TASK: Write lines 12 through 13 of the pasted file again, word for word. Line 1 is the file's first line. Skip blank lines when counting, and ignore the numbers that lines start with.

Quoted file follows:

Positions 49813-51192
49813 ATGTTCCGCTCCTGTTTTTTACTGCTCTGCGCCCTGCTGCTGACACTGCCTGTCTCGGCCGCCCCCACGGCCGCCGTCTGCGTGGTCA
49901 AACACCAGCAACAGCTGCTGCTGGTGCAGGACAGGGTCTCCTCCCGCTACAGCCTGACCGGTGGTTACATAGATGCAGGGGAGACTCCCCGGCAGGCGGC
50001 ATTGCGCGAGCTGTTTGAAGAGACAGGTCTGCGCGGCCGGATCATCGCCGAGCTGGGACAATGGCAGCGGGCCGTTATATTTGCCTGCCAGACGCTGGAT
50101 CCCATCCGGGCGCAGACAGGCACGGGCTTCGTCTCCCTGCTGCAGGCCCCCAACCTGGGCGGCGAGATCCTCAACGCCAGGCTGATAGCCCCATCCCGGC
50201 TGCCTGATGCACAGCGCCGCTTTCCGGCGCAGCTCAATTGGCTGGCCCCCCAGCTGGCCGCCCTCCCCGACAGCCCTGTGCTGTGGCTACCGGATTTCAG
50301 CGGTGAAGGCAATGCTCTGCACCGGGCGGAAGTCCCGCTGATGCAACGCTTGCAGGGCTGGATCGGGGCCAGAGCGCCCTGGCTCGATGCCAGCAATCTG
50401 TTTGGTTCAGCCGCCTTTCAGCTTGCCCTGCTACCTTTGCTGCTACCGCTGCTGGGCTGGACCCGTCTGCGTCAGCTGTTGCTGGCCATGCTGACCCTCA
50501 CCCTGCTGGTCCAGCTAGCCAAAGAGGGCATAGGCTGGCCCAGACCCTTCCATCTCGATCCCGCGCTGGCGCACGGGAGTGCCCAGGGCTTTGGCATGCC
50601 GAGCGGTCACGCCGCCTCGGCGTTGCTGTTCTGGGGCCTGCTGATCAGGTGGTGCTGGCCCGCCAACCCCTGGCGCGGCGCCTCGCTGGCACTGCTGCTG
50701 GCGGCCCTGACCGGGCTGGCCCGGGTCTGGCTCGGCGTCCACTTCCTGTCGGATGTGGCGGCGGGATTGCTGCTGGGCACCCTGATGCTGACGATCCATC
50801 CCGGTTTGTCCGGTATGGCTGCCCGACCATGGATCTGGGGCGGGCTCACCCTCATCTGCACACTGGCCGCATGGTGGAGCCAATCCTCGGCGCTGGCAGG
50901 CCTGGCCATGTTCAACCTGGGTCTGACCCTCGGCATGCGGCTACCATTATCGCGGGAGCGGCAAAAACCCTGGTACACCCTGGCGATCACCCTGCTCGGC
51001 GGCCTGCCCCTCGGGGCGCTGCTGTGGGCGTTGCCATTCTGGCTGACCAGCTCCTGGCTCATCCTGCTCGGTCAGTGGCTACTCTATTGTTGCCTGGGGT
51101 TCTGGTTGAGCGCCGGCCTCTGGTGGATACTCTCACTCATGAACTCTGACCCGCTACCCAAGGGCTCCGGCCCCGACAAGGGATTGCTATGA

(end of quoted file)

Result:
50801 CCGGTTTGTCCGGTATGGCTGCCCGACCATGGATCTGGGGCGGGCTCACCCTCATCTGCACACTGGCCGCATGGTGGAGCCAATCCTCGGCGCTGGCAGG
50901 CCTGGCCATGTTCAACCTGGGTCTGACCCTCGGCATGCGGCTACCATTATCGCGGGAGCGGCAAAAACCCTGGTACACCCTGGCGATCACCCTGCTCGGC